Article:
The JCPOA was an important step to prevent proliferation, the ministry said in a written statement. "Turkey has always defended the stance that Iran's nuclear program should be resolved through diplomacy and negotiations and has made intensive efforts in this direction."

SLAP IN THE FACE OF ALLIES

There will be many repercussions of Trump's decision, experts said.

Iran Bremmer, president of US-based think tank Eurasiagroup, said that Trump's pulling out of the Iran deal "will be his biggest slap in the face to date to US allies."

The imperfections of the deal were "not an argument for blowing up the JCPOA ... That's an argument for strengthening it," the US expert said. "The likelihood is that nuking the JCPOA will undermine, rather than strengthen, attempts to limit the Iranian threat."

Richard Nephew, a senior research scholar at Columbia University, told Xinhua that Trump will find that it's very hard to "get plan B to work" after leaving the deal.

"There's only so far as they (Iran) may be prepared to go, in addressing US concerns," Nephew said, explaining that with Iran possibly restarting its nuclear program, security concerns will be raised in the Middle East with countries mulling their own nuclear development.

In the eyes of Peter Harrell, an adjunct senior fellow at the Center for a New American Security and a lawyer who advises on sanctions compliance, "rebuilding economic pressure after Washington pulls out from the JCPOA would be an even greater challenge, given international opposition to the US withdrawal and scant international support for renewed sanctions."

"Trump would face formidable challenges after withdrawing from the JCPOA," he said, "perhaps the biggest diplomatic challenge Trump would face in reinstituting sanctions on Iran is convincing buyers of Iranian oil to reduce their purchases."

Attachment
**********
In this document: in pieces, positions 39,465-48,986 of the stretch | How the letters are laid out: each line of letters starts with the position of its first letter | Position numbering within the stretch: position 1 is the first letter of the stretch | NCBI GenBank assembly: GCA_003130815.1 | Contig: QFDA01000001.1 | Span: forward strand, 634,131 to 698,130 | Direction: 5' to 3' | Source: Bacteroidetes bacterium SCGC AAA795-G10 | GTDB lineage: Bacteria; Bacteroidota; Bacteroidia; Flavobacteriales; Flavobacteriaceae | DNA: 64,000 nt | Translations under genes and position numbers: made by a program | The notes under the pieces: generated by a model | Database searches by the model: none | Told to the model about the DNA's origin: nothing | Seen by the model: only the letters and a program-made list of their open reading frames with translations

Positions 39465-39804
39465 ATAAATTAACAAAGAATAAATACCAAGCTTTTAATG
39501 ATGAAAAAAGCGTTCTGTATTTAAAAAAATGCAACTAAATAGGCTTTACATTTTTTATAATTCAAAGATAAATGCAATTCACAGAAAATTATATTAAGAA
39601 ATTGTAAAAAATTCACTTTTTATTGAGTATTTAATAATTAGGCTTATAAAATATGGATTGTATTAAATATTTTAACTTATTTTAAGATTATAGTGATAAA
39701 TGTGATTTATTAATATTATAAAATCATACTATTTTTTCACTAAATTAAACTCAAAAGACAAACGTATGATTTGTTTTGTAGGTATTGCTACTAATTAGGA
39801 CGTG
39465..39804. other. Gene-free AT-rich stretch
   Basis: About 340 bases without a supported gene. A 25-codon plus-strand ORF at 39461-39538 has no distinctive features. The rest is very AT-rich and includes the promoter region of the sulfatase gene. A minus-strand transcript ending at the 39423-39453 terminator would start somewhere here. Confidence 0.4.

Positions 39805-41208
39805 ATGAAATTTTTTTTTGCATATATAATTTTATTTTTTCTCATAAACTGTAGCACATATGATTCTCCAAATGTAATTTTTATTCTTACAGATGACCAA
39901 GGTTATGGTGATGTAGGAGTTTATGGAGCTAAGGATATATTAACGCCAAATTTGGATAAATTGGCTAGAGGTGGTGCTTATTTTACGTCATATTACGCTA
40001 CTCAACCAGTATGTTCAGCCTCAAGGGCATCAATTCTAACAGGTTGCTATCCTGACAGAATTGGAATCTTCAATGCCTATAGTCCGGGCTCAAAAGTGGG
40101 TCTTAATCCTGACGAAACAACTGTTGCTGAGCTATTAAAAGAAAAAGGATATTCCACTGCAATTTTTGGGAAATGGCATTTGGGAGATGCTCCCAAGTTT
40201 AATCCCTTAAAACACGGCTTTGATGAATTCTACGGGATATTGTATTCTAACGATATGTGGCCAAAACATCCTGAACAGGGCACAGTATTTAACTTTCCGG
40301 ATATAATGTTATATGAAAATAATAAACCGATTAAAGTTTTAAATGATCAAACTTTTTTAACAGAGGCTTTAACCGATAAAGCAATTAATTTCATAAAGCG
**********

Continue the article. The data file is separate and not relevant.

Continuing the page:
"Withdrawing from the JCPOA would be a strategic mistake for Washington," said the expert. "It would allow Iran to resume its nuclear program and raise the risk of a future military conflict with Tehran ... The result would be a major setback for US strategic interests."

Philip Gordon, senior fellow in US foreign policy at the Council on Foreign Relations, said on Friday on the think tank's website that Trump's refusal to waiver nuke-related sanctions on Iran would eventually lead to the full collapse of the JCPOA "possibly within weeks or months."

Gordon, who helped negotiate the agreement in former President Barack Obama's administration, also said that the US move "could lead to major tensions with US trading partners ... if the United States hits them with sanctions."

"These are all, however, minor issues compared to what a game-changing step not renewing sanctions waivers would be," he said. "It may prove more difficult to assemble an international sanctions coalition now than it was then, since the United States will be blamed for killing the agreement. Before long, the United States could face the dilemma that the JCPOA was designed to avoid: allow the program to continue to expand in the absence of international monitoring or use military force to stop it."

"The United States is unlikely to successfully re-engage Iran diplomatically for the foreseeable future, as the Iranians will view any breach of the JCPOA as a clear indicator that diplomacy with America doesn't pay off," said Ilan Goldenberg, director of the Middle East Security Program at the Center for a New American Security, and Ariane Tabatabai, a senior associate with the Proliferation Prevention Program at the Center for Strategic and International Studies.

"America will lose leverage over both Tehran and our international partners, leading to a weakened sanctions regime that will fall short of imposing enough pain to alter Iran's course," they said. "In particular, America walking away from the deal will result in a domestic political climate in Iran that overwhelmingly opposes the resumption of any negotiations with the United States."

"For their part, US partners in the Middle East, particularly Israel and Saudi Arabia, will grow increasingly anxious and call for action. And eventually the United States will find itself having to choose between tolerating a nuclear-armed Iran or taking military action to thwart its nuclear development. It would be the height of folly to go down this path instead of continuing to implement the JCPOA," they said.